Wednesday, September 24, 2014

St. Louis Blues are Good

Highway 61 out of St. Paul, MN. The southbound road is like a thread dropped from the big spool of American roads. It winds and twists, gets big, gets small. Wonders. Don't get the idea that it's all blues out here. While it is clear that satan is thought to be lurking in every shadow, this is a white bread journey just off the beaten track. "Fear God!" says the hand painted sign by the roadside. I'm really fearing I may not get a good cup of coffee again for hours. I'm trying to cut back. On coffee that is. There's never enough sin, either, apparently, to divide into fair shares. This road has been built, rebuilt, numbered and renumbered many times from it's starting point in Ontario to it's finish in Louisiana. Today I'm turning six hours of driving into eight by exploring some of the "old road" along the way to St. Louis, MO.

Old 61, with the weeds growing up the middle. Who travelled this road? Did my Dad drive over this? Did Son House?

I manage to arrive early to St. Louis, where I will be playing BB's Jazz, Blues, and Soups. It's on blues row, one of the three best blues clubs in town. All good, but I like this one the best. I played here way too many years ago, as well as the joint across the street. Here, at BB's, pictures of many of my friends are on the walls. Owner John May played with Henry Townsend, and we have a ball talking about old times and the old time musicians who gave us all so much. Nobody dumps on Jim Byrnes or Watermelon Slim, or me, for playing here without bass and drums.

The club is in the shadow of the stadium and some big hotels. Folks come to St. Louis to hear the blues, and the streets are full of tourists waiting for nightfall, hanging out at the Oyster Bar, having drinks, taking in a little sun, a little St. Louis hospitality. This town has come a long way since Colin and I first rolled into town, looked Henry up in the phone book, and invited ourselves over to his place.

In St. Louis you are never far from the big silver arch. This is the view from my little, upstairs green room.

A real nice crowd, especially considering it is a Monday night. Some folks from the Blues Society, some radio people, blues tourists from all over the world. The tour jacket is going home to South Carolina this time! That's good, I'l have to come back here soon and raffle another! BBQ ribs. The cooker out on the street up front. Cops coming in to say hello. Friendly place. Tom Wall, a top flight country blues guitar player based in St. Louis, opened the night for me. Nice to hear Blind Blake's "Chump Man Blues" before going on! Bo Carter... Very cool. Thanks, Tom!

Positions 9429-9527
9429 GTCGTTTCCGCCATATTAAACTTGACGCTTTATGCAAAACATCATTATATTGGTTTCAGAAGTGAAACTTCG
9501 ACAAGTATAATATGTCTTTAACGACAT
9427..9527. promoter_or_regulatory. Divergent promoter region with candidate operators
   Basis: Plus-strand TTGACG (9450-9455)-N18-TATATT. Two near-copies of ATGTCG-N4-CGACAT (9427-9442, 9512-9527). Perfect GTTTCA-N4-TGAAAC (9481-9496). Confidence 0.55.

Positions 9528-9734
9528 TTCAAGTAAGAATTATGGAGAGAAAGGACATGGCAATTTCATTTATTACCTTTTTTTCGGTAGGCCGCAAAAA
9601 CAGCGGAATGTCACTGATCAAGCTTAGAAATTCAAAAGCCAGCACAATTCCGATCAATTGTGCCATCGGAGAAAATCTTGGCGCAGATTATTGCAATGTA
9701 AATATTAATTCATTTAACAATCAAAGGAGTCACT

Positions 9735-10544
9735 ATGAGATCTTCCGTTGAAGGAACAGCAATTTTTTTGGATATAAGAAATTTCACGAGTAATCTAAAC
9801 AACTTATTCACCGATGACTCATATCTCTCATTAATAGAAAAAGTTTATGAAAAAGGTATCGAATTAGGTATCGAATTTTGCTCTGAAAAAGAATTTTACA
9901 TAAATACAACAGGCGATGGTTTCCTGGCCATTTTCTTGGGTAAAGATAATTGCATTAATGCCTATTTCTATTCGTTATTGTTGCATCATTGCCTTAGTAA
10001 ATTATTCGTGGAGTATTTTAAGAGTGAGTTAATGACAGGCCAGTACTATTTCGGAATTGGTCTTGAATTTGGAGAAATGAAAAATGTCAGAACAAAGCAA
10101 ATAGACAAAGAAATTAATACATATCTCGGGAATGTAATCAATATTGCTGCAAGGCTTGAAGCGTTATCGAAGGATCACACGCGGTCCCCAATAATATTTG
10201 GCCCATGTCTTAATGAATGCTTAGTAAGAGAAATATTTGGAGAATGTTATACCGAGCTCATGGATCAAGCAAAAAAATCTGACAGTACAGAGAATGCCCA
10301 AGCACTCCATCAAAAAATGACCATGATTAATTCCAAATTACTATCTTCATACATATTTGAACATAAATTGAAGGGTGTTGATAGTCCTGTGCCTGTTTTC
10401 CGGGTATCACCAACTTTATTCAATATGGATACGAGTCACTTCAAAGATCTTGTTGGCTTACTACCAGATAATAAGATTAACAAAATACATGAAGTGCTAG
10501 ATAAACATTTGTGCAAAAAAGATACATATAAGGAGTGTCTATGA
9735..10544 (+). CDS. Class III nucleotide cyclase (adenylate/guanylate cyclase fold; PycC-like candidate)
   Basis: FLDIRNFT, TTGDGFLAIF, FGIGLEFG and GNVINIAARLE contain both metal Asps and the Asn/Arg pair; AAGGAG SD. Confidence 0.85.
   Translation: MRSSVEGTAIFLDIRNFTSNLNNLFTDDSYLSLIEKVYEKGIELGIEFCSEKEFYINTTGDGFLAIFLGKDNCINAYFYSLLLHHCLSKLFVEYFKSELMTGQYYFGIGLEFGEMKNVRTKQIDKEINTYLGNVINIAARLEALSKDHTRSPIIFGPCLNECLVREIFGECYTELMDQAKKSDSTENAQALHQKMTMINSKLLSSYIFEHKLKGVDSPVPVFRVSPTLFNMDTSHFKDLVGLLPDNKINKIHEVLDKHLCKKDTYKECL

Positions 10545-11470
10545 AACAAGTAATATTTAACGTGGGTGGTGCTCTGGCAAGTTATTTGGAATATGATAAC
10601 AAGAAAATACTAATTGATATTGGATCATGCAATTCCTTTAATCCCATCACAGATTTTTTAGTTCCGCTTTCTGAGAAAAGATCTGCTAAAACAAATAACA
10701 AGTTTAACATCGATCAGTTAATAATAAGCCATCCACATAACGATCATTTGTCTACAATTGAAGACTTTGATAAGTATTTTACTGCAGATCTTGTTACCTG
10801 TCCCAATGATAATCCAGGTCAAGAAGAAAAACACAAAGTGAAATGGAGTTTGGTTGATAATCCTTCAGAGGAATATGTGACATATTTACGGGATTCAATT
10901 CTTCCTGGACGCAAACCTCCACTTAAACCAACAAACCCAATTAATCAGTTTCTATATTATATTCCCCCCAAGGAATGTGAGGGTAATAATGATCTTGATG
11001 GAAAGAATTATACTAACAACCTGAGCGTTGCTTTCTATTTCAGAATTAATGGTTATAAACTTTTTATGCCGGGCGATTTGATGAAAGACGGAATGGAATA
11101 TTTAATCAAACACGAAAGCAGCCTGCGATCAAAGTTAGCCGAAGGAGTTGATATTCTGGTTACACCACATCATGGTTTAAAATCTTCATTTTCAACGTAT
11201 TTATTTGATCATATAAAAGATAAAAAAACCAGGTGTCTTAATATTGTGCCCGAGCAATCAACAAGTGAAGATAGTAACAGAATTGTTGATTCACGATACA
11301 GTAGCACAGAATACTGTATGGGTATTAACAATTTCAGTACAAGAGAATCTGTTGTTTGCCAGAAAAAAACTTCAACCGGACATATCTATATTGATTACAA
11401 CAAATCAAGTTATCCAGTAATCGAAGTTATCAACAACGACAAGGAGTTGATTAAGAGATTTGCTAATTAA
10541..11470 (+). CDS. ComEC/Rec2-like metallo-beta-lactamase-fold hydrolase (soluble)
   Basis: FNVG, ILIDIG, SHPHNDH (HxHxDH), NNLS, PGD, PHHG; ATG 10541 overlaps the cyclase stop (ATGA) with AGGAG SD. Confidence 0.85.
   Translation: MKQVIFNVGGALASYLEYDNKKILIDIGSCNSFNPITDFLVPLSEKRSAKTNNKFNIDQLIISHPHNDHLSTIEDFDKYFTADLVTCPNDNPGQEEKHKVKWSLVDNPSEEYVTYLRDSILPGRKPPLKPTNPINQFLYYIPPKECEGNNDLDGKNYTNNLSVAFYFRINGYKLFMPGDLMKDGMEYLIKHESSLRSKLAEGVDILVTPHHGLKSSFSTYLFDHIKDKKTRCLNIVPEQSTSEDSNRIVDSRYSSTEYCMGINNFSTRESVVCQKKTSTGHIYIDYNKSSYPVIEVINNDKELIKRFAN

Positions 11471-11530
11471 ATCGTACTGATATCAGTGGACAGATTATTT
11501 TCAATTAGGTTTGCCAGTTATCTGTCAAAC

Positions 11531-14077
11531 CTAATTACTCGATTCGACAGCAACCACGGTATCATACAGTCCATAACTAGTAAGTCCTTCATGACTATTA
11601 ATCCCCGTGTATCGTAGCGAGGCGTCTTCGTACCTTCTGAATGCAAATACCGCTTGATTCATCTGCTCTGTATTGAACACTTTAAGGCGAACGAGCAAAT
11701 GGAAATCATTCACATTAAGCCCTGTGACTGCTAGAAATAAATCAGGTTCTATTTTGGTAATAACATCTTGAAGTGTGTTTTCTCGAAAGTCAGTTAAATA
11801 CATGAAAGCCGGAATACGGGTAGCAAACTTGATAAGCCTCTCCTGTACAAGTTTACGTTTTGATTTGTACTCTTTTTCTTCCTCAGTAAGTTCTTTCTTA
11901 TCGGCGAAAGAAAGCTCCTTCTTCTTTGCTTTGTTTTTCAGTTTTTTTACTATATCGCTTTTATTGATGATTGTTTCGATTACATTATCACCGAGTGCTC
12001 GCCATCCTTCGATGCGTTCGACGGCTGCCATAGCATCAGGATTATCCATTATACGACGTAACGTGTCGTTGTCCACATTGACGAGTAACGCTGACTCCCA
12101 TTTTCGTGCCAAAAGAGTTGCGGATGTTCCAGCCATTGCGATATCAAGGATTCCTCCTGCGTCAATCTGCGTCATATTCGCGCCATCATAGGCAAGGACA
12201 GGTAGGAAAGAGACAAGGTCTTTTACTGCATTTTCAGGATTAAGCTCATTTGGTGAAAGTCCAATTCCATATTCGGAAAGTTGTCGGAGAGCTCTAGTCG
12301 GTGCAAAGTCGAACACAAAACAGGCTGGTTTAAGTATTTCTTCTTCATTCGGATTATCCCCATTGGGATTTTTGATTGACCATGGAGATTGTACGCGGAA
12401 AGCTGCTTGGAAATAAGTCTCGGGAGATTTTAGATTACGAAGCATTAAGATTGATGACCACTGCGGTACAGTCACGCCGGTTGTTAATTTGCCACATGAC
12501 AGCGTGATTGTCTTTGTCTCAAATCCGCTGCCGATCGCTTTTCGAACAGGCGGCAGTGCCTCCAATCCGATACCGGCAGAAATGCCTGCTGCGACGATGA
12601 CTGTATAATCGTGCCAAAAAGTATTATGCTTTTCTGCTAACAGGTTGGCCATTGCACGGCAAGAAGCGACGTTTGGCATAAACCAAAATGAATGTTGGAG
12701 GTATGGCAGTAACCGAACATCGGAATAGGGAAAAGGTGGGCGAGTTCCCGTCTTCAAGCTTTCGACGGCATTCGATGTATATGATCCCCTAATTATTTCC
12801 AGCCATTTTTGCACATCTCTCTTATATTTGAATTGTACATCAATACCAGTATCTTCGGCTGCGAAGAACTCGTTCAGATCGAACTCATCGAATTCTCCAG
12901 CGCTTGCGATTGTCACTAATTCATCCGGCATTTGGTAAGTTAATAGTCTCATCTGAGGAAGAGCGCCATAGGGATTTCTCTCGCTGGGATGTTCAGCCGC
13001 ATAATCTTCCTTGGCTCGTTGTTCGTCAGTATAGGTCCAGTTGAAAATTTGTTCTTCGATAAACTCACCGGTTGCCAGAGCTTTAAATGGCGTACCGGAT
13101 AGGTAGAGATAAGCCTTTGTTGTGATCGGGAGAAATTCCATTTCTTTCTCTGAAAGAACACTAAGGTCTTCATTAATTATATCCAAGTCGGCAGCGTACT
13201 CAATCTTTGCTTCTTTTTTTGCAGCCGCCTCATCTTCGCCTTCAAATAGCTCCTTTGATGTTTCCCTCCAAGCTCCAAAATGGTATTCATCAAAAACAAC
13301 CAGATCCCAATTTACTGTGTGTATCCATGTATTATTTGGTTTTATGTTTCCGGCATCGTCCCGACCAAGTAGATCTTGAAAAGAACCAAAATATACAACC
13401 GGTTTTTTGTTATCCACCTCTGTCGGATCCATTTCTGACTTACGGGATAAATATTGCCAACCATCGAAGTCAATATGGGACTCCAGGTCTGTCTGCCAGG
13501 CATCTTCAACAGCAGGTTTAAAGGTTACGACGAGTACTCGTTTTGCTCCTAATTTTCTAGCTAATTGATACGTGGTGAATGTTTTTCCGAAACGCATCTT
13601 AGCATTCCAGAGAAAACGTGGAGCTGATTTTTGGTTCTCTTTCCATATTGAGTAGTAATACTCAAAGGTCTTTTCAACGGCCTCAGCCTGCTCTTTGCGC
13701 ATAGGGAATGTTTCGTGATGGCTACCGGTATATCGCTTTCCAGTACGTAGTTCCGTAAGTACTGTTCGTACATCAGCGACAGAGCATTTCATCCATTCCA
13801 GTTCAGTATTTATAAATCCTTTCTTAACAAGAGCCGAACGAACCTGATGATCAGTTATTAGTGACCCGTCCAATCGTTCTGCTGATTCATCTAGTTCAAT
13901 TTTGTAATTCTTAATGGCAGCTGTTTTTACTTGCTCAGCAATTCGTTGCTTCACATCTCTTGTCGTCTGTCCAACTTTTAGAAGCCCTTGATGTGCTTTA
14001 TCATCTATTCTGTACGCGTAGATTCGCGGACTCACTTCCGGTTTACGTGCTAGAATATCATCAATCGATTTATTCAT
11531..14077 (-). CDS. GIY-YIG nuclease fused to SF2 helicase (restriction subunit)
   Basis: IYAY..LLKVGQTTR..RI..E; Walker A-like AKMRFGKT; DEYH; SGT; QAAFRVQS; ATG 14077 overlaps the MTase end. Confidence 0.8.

This venue treated me like gold, and I appreciate that. For some reason it was "Canada Appreciation Day" in St. Louis. Hardly anybody knew about it, but people did come out to the show decked out in Maple leaves- which I thought was really pretty cool.

Wednesday, September 10, 2014

Edmonton, Northern Blues Town

Visits to Edmonton, AB are always centred around Blues on Whyte, and the Commercial Hotel. It's one of the last of it's kind: a big old hotel with music seven nights a week. Blues music, in a big room, with people. Twenty-three sets a week, if you count the Saturday matinee and the jam. Whole lotta playing. Old school. The street outside is wilding for action. The rooms upstairs are, too. I always stay here, even if I'm playing elsewhere. Doors banging. Laughing in the night. Neon. Musicians, oil patch workers on leave. All kinds, all kinds. Too thin blankets. Too hot, too cold. Air hanging heavy with the smells of old beer and pot. A sweet perfume. A thin veneer of fresh paint to hide the old splatters, the old stories spun out at the bar downstairs. Set up over the pool tables, each night washed away by morning traffic on the big street.

I play another venue up in the north end of town. I've got a local band for part of this one. This is my section for the night: Mark and Randy. Great players, and we have a ball.

Of course, I am leaving a trail of genuine satin, white stripe tour jackets behind as I go. The Raffle is always fun! And tonight's big winner is...

It's very rewarding to have as many blues fans come out to shows as I do. Folks who come on purpose, and know something about the music. Nice to hang out and chat...

I'm done early enough to get back downtown for the last set at Blues on Whyte. Maurice John Vaughn and Kenny chill out with me after the show. Nice guys. Great music. Old road warriors swapping travel stories as the bars empty out and the streets fill with good and bad. I'll sit in my room and play guitar over the sirens for a while. There's girls laughing, somebody shouting. Big town, big blues street. Money changing hands. A couple more days here and then I'll be pointing the Lincoln south.